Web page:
Scaling a successful company sometimes requires bold decisions.
Sebastian Siemiatkowski is the CEO and cofounder of Europe's most valuable private fintech firm, Klarna. It's a Paypal competitor that processes payments online, and hit a $5.5 billion valuation in August after a $460 million funding round.
Siemiatkowski could, perhaps, afford to rest on his laurels but says he's always looking for ways to improve Klarna's efficiency.
In an interview with Business Insider at Slush in Helsinki, he recalled watching a movie about Swedish tennis icon Bjorn Borg who as a child is told by a coach that he will succeed because winning is life or death for him. “I watched this scene and I thought 'Jesus that's me!'”
“I am mature enough today to realise that I will not necessarily be happier if the company is more successful but every day I wake up and that's my thought. So I need to continuously learn, I think 'What could I have done differently to produce a different outcome?'”
Klarna overhauled its operations in 2019 after finding a bottleneck in its marketing team
Research conducted by Harvard Business School, published in the Harvard Business Review, indicates that CEOs should spend a large proportion of their time on strategy and aligning that strategy with, and shaping, company culture.
To that effect, Klarna undertook a radical overhaul of its operations around 18 months ago to help achieve one of the company's goals.
Namely, to complete a sales presentation that had been knocking around the marketing team almost two years. The company brought in external consultants McKinsey to evaluate why the team was having such trouble executing.
The result was a complete switcharound in structure. Klarna formed 8-person teams tasked with looking at specific issues. They held daily standup meetings and people worked in the same office to finish the task.
Three weeks later, the project was complete and Siemiatkowsi was convinced enough by the new approach to roll out the structure across other departments.
The company likened its approach to Amazon's famous “two pizza” working theory, where Amazon CEO Jeff Bezos keeps meetings limited to small groups — small enough to be fed by two pizzas. Another example is Spotify's squads, which enabled the Swedish music giant to scale quickly across different geographies. The structure is essentially lots of highly focused groups which can concentrate on a single project or area, which means tasks get done faster.
Klarna now has 280 teams of four to eight people working across 36 domains, each with its own targets which are reviewed every six weeks.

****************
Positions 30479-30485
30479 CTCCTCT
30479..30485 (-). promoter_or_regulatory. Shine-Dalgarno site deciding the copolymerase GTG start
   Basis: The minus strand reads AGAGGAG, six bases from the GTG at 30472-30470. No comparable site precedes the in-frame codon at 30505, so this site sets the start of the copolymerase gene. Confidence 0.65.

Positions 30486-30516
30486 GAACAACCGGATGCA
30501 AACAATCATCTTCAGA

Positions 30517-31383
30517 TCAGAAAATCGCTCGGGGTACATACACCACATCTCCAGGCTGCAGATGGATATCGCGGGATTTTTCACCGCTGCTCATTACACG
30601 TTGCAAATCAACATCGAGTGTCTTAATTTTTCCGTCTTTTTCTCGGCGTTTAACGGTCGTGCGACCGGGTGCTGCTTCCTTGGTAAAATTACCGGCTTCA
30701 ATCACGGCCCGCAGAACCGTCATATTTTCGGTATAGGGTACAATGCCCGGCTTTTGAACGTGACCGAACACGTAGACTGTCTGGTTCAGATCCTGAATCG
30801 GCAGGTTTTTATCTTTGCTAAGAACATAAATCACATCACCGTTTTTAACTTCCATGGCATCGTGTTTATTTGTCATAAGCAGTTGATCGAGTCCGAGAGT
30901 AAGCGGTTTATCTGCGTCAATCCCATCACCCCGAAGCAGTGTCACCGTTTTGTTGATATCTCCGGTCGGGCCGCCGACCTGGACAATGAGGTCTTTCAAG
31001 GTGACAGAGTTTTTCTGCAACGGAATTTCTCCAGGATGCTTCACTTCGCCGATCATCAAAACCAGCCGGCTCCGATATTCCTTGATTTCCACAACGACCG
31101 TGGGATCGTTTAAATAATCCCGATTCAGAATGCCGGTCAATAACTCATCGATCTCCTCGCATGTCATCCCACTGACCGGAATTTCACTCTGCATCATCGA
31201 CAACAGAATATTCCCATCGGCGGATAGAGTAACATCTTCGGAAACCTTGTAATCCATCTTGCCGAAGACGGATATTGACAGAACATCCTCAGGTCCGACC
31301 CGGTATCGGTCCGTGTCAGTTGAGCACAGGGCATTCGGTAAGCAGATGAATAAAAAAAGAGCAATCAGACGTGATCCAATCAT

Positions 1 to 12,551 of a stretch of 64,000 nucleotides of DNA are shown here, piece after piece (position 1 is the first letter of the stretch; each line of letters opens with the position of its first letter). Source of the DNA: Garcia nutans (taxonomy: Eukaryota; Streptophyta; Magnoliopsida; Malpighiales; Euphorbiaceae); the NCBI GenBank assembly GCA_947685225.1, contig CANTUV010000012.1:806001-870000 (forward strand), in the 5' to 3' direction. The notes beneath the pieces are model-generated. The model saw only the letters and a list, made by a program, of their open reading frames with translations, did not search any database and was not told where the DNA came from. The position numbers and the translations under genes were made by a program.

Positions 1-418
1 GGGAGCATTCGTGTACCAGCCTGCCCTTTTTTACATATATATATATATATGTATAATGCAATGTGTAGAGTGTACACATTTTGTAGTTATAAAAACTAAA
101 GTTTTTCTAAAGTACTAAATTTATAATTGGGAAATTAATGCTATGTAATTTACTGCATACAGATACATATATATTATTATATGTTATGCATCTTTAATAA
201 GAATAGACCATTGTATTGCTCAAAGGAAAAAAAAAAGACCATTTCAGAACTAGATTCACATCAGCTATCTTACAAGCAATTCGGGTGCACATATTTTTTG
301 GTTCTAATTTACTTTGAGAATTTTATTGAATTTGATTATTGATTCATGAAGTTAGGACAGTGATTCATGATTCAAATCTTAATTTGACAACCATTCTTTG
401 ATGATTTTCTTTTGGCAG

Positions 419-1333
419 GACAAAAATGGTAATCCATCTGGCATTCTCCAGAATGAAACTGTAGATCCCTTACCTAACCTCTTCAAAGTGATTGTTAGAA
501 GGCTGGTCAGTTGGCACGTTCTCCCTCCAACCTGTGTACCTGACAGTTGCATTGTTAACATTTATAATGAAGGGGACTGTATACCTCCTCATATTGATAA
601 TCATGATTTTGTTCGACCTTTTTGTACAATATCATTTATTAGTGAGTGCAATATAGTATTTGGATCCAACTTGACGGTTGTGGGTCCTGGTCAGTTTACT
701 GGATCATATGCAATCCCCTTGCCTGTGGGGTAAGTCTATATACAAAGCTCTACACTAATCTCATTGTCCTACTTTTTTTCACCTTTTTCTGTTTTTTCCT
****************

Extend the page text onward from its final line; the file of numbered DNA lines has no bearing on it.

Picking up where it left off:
It's another good example of innovative tech companies looking to move beyond traditional management structures in order to get the best out of their staff. A
As Siemiatkowski explains: “The most critical thing is, companies are organized in a way which works for top managers and they need things to be comprehensible for them.
“At the floor level there is a lot of confusion about why we're doing certain things and that can be demotivating. We wanted to turn this around, so that the people doing the work on a day-to-day basis are clear on what they are doing, what does success look like and they can then own that.”
Things weren't rosy to begin with, however.
Staff complained about the difficulty and novelty of the new system which took people out of their comfort zone and for nine months employee moral was low. But once people became used to the new way of working, things improved dramatically, according to Siemiatkowski.
This year the company has onboarded 60,000 new merchants to its platform alongside 16 million customers, something that a Klarna spokesperson claims would have been impossible prior the shift.
Klarna has applied this strategy to its US growth plans too, something which has taken off in recent months as it looks to take on payments giant, PayPal. This will be the last radical overhaul for a while though, both given the recent success of Klarna's strategy shift and a desire to allow staff to work unimpeded, Siemiatkowski added.
Expansion into six more countries in 2020 with global brands that partner the company would also have been trickier to execute without the improved time management and prioritization that the strategy change has brought about, the company told Business Insider.